BlogNCERTFlagella

Flagella

Flagella are small hair-like structures involved in cell movement. The word “flagellum” means “whip”.

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    Flagella have a whip-like appearance that helps to keep the cell in the fluid. Some special flagella are used in a number of living things such as sensory organs that can sense changes in pH and temperature.

    They are filamentous structures found in archaea, bacteria, and eukaryotes.

    • The archaeal flagella is not intomologous.
    • The bacterial flagella is a twisted, cord-like, sharp curved structure, which connects a rotating engine to its base and is made up of the protein flagellin. The shaft is located between the hook and the basal body passing through the protein rings in the cell membrane.
    • Eukaryotic flagella is a complex cell membrane that turns back and forth and is found in cancer cells, plant and animal gametes. It is made up of a protein called tubulin.

    Flagella structure of bacteria

    Flagella is a helical structure made up of flagellin proteins. The structure of the flagella is divided into three parts:

    • Basal Body
    • Ihuku
    • Filament
    • Basal Body
    • It is attached to the cell membrane and the cytoplasmic membrane.

    It consists of rings surrounded by a pair of proteins called MotB. Rings include:

    L-ring: The outer ring is encased in a layer of lipopolysaccharide and is found in gram + ve cells.

    P-ring: Infused with a layer of peptidoglycan.

    C-ring: Inserted into the cytoplasm

    MS ring: Inserted into the cytoplasmic membrane

    Ihuku

    It’s a wide area at the bottom of the line.

    It connects the filament to the motor protein at the base.

    The length of the chicken is great for gram + ve bacteria.

    Filament

    A structure similar to thin hair from a point.

    Flagella species

    There are four different types of flagella:

    Monotrichous

    One flagellum at one end or another. These are known as polar flagellum and can rotate clockwise and counterclockwise. Clockwise movement moves the living one forward while the opposite movement of the clock pulls it backward.

    Peritrichous

    Several flagella are attached to the rest of the body. These are not polar flagella because they are found throughout the body. These flagella rotate opposite the clock and form a mass moving one organism in one direction. When another flagella breaks and begins to spin like a clock, the organism does not move in any direction and begins to fall.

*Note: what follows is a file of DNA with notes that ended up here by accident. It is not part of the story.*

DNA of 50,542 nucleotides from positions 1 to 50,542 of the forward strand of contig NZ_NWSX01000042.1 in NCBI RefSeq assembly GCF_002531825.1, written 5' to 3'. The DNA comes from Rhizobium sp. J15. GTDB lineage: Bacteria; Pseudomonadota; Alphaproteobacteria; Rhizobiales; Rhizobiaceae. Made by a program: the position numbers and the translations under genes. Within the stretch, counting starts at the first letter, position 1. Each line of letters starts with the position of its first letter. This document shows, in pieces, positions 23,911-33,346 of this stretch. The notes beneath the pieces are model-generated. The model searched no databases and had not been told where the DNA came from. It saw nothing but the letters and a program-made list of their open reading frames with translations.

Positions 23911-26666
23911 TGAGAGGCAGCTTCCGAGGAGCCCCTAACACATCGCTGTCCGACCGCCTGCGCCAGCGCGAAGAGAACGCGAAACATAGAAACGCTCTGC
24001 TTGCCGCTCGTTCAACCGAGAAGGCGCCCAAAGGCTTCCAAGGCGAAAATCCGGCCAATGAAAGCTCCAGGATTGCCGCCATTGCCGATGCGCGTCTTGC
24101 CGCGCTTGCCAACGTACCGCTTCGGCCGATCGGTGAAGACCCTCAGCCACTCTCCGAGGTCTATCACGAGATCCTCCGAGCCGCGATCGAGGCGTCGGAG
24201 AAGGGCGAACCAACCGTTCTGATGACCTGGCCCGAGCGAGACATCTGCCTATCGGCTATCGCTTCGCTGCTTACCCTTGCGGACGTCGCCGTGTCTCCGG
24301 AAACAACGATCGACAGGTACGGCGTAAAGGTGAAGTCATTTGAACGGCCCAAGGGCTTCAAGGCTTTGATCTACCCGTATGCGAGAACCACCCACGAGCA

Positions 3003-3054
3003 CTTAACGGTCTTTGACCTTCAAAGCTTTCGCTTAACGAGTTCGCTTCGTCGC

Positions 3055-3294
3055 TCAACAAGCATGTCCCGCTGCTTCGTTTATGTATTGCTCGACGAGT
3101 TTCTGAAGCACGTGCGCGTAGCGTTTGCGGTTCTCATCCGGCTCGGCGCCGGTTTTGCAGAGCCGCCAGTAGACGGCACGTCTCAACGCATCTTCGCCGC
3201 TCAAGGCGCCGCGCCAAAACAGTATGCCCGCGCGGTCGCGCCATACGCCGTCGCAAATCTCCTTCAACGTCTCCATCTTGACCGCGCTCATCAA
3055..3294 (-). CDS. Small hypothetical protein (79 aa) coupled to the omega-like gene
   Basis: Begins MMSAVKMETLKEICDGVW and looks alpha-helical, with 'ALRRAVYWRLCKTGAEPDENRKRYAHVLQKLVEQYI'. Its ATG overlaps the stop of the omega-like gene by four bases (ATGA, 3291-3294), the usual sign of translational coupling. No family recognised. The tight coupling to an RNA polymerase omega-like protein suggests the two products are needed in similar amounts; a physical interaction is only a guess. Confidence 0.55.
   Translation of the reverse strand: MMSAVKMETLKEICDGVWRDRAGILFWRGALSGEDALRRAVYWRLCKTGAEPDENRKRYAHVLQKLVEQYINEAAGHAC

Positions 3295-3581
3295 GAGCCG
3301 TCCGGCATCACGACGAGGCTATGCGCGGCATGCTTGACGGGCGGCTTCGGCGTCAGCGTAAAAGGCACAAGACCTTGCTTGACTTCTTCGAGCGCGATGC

Lophotricous

    Several flagella at the end of one living thing or another. These are known as polar flagellum and can rotate clockwise and counterclockwise. Clockwise movement moves the living one forward while the opposite movement of the clock pulls it backward.

    Amphitrichous

    One flagellum in both ends of living organisms. These are known as polar flagellum and can rotate clockwise and counterclockwise. Clockwise movement moves the living one forward while the opposite movement of the clock pulls it backward.

    Flagella activity

    Flagella performs the following functions:

    They help the living thing on the move.

    They act as sensory organs to detect temperature and pH changes.

    Few eukaryotes use flagellum to increase fertility.

    Recent research has confirmed that the flagella are also used as a secret organelle. For example, in Chlamydomonas.

    Also read: Cilia

    Cilia

    It is grouped in the protozoans, Ciliata class, in the Ciliated epithelium of Metazoa, and other classes.

    It is usually present on the outer surface of the body such as the caterpillar Mollusca, Annelida, and Nemertines, thus helping to escape.

    It has structures and functions similar to those of the flagella, but the cilium is shorter and the movement is very different.

    They are there in their abundance.

    Cilia shows a beating movement.

    Cilia usually cover the entire cell.

    They combine into protozoans to form cirri.

    Flagella

    These are present in protozoans, Metazoa choanocyte cells, and in other classes – in plants, gamete cells, and algae.

    They are very tall.

    Few in number.

    Shows folded movement.

    They are usually found at the end of a cell.

    Flagella usually do not mix.

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